Sunday, July 22, 2012

Disaster Database

EM-DAT is an international disaster database run by the Centre for Research on the Epidemiology of Disasters (CRED). This Emergency Events Database provides data on the location, size and impact of different types of disaster from 1900 to the present (about 18,000 disasters in total and counting). For educational and investigative purposes a useful feature is the ability to create your own dataset based on your own criteria. You can select regions or countries, specific time periods and specific types of hazards to develop your customized set of data. An interest aspect of the database is that ‘technological’ hazards are included as well as ‘natural’ hazards, so an impression of different types of hazard can be built up. Hazards are divided or defined hierarchically by disaster generic group (natural or technological), subgroup, main type, then sub-type and a sub-sub type! It is not as complicated as it sounds! The impact of each hazard is defined in terms of number of people killed and injured, the number of people made homeless and those requiring immediate assistance after the disaster event as well as the estimated damage caused by the disaster event.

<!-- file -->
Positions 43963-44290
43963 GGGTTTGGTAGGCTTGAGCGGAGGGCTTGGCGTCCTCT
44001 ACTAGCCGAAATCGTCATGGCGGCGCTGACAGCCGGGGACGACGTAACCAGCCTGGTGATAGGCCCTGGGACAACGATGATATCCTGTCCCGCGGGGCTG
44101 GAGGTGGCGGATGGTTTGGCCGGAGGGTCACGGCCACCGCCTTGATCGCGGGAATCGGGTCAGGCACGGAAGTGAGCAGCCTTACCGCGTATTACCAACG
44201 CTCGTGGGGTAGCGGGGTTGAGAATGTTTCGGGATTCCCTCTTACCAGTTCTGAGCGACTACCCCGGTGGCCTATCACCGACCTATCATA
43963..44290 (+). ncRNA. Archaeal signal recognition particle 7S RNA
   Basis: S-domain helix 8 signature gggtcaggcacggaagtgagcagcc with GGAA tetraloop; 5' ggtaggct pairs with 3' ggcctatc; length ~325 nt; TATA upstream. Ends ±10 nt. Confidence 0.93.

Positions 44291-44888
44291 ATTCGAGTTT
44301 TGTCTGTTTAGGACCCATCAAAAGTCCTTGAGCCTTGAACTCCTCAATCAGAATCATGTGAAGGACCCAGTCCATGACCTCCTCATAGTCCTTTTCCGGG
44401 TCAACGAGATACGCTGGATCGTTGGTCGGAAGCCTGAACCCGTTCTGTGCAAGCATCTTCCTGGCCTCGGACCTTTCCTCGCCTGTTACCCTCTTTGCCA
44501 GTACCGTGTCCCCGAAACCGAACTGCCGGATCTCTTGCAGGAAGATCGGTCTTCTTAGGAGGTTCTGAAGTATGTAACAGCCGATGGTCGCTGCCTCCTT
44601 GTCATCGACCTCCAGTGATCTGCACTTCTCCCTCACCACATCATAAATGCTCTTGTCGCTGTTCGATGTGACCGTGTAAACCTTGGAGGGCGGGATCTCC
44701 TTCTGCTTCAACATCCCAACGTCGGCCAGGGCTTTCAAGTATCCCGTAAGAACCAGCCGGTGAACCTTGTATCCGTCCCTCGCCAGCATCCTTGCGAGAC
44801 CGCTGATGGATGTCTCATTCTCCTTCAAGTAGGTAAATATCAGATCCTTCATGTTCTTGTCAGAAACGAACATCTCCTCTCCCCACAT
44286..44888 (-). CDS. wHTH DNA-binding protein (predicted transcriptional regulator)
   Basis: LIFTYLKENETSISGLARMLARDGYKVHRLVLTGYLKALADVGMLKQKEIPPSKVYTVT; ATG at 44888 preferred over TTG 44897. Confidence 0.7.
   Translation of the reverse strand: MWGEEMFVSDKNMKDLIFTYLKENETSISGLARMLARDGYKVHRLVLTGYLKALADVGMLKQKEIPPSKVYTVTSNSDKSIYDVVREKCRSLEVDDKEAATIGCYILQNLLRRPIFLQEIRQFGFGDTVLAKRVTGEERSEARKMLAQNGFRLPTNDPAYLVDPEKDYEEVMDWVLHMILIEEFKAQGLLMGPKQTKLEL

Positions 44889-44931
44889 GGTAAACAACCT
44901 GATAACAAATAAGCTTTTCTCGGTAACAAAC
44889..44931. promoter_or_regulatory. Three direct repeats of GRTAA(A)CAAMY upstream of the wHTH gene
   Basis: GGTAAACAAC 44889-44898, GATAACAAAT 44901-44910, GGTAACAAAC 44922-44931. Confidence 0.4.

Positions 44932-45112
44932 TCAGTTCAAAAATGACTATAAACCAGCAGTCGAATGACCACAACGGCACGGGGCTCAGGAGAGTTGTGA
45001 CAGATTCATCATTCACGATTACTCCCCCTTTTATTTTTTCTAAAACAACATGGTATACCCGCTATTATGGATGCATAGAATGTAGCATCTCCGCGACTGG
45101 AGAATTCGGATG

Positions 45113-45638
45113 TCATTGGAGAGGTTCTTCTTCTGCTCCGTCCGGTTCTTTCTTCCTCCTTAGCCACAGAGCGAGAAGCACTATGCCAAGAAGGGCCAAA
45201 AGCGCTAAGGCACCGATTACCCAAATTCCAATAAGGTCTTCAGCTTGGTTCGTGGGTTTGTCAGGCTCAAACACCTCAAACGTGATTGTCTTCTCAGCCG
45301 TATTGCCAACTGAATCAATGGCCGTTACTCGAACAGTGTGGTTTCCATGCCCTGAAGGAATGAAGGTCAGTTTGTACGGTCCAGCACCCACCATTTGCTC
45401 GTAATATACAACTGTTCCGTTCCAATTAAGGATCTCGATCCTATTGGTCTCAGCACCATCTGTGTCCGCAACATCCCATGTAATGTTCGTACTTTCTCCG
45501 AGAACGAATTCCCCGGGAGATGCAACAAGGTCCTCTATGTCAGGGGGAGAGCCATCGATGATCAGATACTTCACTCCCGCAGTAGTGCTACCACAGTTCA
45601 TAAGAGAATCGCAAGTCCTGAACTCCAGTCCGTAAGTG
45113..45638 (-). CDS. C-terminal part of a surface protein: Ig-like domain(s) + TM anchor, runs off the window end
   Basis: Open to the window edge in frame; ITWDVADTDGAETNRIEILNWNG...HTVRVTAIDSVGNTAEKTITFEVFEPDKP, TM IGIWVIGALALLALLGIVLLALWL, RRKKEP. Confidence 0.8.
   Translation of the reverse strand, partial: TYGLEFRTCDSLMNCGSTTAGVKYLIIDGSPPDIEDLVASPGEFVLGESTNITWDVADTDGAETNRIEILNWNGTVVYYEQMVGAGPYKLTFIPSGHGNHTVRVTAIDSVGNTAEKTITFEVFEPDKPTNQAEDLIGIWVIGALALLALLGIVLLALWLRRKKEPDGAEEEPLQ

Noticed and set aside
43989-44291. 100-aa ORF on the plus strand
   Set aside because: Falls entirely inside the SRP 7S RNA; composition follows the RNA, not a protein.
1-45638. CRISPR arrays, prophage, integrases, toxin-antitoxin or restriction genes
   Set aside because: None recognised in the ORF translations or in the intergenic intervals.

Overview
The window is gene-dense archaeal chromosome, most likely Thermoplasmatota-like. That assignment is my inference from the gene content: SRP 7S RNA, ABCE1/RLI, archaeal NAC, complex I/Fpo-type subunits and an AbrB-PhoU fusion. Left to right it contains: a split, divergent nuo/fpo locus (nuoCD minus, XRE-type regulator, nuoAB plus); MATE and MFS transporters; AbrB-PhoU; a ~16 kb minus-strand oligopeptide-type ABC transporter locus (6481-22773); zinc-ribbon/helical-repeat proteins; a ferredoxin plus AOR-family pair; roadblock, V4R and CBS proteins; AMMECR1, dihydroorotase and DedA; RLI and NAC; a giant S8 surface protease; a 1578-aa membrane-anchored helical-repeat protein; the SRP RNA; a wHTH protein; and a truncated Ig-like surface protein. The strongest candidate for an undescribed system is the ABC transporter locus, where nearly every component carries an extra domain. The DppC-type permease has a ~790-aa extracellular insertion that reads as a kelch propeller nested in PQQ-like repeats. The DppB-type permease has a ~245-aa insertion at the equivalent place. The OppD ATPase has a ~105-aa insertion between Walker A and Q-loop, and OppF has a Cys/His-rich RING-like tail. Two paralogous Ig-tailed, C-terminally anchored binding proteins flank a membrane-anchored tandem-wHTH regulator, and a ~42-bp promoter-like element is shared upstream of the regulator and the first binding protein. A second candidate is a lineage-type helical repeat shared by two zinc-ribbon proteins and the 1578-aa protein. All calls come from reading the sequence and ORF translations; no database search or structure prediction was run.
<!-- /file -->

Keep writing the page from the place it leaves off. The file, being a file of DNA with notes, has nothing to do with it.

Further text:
There are also a number of pre-prepared maps and graphs of the location of disasters on a global scale and of trends in disasters. The map below shows flood disasters between 1974 and 2003, which the graph illustrates the trend in the number of technological hazards since 1900. This database could be a very useful tool for exploring trends and patterns of disasters through time at difference scales. The reasons for these trends may require some thinking – increased reporting of disasters, increasing population growth and spread of population into hazardous areas, increasing growth of vulnerable populations to name but a few. Without the initial data through even identifying these patterns to explain would be difficult.

Flood disasters 1974-2003
Trend of numerb of technological disasters since 1900

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